Theater archives

Color and Light


Jody Sperling calls her enterprise Time Lapse Dance because some of her solos riff off the fin-de-siècle artistry of Loië Fuller, the American who enthralled Paris with her manipulation of exceedingly long silk garments—turning herself, with the help of innovative lighting, into a butterfly, a lily, the spirit of fire. In terms of time-lapse photography, Sperling’s magical Fuller-inspired pieces do have the look of natural phenomena—blossoming, evolving, changing shape.

In the lovely new three-part Debussy Soirée, Sperling’s circular silk garment almost fills the stage. Her brilliant lighting collaborator, David Ferri, stains the swirling fabric blue-green, moon gold, dawn pink, and more, while Sperling, wielding long sticks beneath the fabric, creates huge wings and rippling waves. For “Evening in Granada,” the peach-colored calyx that she spins up around herself turns into flames.

Sperling skillfully varies the complex surges and huge foaming curves with simpler effects: gliding, say, with the fabric belled out around her, or dipping and turning to form a pinwheel. And during her 2003 La Nuit, to John Cage piano pieces (played, like the Debussy, by Jeffrey Middleton), she keeps altering Michelle Ferranti’s intricate black silk dress and cloak to suggest new images—ending, as Fuller could not—by greeting the day in a black bikini and sunglasses.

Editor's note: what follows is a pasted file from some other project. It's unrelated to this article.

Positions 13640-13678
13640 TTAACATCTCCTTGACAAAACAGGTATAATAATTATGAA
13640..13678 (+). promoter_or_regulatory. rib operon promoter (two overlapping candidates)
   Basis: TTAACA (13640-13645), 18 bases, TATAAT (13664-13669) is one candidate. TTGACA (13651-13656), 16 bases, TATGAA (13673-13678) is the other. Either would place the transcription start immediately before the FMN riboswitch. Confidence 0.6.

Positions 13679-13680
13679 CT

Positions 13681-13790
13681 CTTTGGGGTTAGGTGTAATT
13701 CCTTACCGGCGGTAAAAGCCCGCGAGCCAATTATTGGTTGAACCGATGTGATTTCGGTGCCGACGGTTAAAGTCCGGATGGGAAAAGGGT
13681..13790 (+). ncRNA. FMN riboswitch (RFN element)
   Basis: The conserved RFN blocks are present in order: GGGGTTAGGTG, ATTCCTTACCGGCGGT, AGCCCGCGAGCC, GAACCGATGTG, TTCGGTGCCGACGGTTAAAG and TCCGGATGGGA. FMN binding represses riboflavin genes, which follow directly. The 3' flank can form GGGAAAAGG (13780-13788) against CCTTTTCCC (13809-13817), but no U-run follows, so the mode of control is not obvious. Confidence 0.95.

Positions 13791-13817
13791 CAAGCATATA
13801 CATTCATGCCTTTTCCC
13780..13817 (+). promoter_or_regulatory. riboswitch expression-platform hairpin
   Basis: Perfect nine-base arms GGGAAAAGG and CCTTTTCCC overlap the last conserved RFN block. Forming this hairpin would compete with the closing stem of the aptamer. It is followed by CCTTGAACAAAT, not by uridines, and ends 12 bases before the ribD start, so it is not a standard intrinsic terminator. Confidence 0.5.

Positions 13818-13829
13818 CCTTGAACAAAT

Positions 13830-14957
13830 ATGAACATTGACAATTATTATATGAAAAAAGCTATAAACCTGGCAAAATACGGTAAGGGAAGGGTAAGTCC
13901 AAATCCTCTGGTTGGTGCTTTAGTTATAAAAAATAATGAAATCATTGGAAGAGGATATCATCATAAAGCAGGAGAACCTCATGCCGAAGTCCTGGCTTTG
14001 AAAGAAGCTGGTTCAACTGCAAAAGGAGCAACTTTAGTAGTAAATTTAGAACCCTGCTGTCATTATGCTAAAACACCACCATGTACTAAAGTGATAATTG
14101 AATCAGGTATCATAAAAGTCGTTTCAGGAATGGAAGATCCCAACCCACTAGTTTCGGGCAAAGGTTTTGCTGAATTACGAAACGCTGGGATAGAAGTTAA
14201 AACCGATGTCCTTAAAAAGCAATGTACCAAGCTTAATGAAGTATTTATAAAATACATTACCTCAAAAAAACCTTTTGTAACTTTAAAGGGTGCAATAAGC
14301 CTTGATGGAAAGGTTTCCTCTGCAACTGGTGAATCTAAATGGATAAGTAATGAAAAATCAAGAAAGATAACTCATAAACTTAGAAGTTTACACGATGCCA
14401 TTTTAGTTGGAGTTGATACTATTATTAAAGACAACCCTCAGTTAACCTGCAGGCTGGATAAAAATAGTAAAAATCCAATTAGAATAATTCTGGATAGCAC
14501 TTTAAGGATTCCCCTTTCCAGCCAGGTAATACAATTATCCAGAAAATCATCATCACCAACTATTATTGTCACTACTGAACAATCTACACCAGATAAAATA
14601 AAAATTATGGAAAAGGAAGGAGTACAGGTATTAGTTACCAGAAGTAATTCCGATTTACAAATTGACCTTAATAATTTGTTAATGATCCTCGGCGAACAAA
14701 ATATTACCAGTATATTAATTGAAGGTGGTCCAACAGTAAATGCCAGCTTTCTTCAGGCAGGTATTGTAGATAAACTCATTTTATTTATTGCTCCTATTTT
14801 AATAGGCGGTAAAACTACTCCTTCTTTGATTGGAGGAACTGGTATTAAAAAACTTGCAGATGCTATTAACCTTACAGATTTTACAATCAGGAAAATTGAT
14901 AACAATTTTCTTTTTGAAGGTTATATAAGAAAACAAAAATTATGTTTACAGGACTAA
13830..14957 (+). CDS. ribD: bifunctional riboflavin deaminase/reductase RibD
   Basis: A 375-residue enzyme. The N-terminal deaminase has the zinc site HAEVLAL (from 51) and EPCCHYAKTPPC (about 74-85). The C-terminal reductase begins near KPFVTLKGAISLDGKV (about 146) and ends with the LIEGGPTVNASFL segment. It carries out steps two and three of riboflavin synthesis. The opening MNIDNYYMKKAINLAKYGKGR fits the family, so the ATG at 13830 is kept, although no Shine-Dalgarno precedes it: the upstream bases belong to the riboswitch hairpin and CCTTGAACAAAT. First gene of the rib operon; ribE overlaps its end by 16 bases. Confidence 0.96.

Variety artists of Fuller’s day often built an act around a prop or, if hyper-flexible, used their bodies as props. Three antic new trios by Sperling—set to music by Quentin Chiappetta that emphasizes the moves with corny vaudevillian gusto—give such stunts a contemporary twist. In An Arm and a Leg and Cheapest, three dancers (Kelly Hayes, Lisa Natoli, and Ashley Sowell in the first, Sperling replacing Hayes in the second) form themselves into interlocking shapes (comparisons to early Pilobolus are inevitable). In An Arm and a Leg, they’re less the show-offs and more like slightly dim-witted creatures who’ll try anything that can be accomplished by grabbing their own or a colleague’s ankles and twisting, rolling, or hoisting. Suspense enters the picture in Cheap Hoops. Will Natoli, Sowell, or Sperling drop the hula hoops they’re so artfully swinging around themselves? They’re unconcerned, as if keeping these objects aloft were just part of their daily routine.

The program also featured Sleepy Hollow, a nicely haunting, somewhat too enigmatic shadow-puppet play by Drama of Works.